8. Respect Autonomy: Respect the individual’s autonomy and decisions regarding their own safety and well-being. Offer support and guidance without exerting pressure or making decisions on their behalf.
  9. Follow Up: Continue to offer support and check in regularly with the individual to monitor their safety and well-being. Be prepared to provide ongoing support and assistance as needed.

child abuse, Florida

Seeking Help: A Vital Step Towards Healing from Abuse

In the shadows of abusive relationships, finding the courage to ask for help can be a daunting task. Whether it’s physical, emotional, sexual, or financial abuse, the toll it takes on one’s mental and physical well-being is profound. Yet, breaking the silence and reaching out for support is a critical step toward reclaiming one’s safety and dignity. In this article, we delve into the complexities of asking for help when experiencing abuse and explore the myriad of resources available to survivors.

Understanding the Barriers to Seeking Help:

Before delving into the resources available, it’s crucial to acknowledge the barriers that survivors of abuse often face when contemplating reaching out for help. Shame, fear of retaliation, feelings of worthlessness, and concerns about not being believed are just some of the obstacles that can hinder survivors from seeking assistance. Additionally, abusers often exert control over their victims, isolating them from supportive networks and instilling a sense of dependency that makes it challenging to break free.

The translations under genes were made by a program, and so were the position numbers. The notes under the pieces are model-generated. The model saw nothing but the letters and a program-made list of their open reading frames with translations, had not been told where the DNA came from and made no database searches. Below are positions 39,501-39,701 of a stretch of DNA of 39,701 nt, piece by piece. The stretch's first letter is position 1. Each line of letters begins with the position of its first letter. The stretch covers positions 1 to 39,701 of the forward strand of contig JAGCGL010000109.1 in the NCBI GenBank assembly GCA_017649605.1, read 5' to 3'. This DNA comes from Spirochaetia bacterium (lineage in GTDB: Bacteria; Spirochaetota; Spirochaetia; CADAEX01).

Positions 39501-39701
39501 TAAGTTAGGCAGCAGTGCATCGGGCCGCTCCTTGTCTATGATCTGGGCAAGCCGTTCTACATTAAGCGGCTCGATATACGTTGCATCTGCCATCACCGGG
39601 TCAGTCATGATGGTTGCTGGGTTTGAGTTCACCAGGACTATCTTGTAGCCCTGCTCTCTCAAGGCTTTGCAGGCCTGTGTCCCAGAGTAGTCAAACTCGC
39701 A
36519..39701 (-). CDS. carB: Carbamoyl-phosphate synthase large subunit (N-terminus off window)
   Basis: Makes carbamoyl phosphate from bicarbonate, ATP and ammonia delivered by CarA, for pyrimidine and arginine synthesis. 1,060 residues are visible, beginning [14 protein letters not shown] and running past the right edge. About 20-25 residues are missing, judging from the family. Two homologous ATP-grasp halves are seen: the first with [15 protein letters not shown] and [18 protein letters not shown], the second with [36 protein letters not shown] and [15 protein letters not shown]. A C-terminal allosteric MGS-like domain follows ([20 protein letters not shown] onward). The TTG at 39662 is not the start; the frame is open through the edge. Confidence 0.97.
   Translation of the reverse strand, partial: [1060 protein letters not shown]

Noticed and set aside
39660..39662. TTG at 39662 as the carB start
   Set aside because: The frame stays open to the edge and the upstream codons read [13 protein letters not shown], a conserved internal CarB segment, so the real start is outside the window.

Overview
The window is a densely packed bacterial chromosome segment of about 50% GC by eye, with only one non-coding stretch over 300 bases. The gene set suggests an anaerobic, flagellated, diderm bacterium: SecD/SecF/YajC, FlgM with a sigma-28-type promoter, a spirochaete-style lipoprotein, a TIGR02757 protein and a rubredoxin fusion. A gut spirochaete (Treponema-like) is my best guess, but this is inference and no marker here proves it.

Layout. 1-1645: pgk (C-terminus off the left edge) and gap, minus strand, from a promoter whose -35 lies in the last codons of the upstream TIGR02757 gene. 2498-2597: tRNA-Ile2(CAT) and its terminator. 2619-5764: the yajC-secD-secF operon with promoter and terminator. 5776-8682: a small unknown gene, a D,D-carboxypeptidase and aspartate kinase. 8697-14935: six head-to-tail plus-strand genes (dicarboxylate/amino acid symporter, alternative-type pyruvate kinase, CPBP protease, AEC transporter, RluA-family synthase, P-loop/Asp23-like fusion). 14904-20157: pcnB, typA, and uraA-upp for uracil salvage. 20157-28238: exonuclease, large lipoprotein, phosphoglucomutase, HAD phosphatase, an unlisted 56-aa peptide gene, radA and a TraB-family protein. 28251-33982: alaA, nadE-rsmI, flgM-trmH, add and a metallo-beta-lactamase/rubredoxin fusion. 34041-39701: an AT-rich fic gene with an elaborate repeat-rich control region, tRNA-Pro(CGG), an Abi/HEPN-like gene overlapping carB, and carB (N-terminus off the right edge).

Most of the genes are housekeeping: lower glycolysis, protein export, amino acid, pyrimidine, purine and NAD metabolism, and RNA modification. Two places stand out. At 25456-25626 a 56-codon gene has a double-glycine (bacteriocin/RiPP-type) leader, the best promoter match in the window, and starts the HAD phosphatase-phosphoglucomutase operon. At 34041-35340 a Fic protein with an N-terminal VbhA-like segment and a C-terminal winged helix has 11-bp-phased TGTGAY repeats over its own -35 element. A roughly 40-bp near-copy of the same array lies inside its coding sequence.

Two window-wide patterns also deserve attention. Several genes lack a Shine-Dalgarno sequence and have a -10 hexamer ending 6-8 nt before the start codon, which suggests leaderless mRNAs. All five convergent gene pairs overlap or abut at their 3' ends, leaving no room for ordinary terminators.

Breaking the Silence:

Despite the daunting challenges, finding the courage to speak up and ask for help is a courageous act of self-preservation. Recognizing that you deserve to live a life free from abuse is the first step towards empowerment. Whether you confide in a trusted friend, family member, healthcare provider, or counselor, reaching out to someone who can offer support and validation is a crucial starting point.

Resources Available for Survivors:

National Domestic Violence Hotline: The National Domestic Violence Hotline provides confidential support, resources, and assistance to survivors of domestic violence. Available 24/7, advocates offer compassionate listening, safety planning, and referrals to local resources, including shelters, legal aid, and counseling services.

RAINN (Rape, Abuse & Incest National Network): RAINN is the nation’s largest anti-sexual violence organization, providing support to survivors of sexual assault, abuse, and harassment. Through their hotline and online chat services, trained advocates offer confidential support, information, and resources to survivors and their loved ones.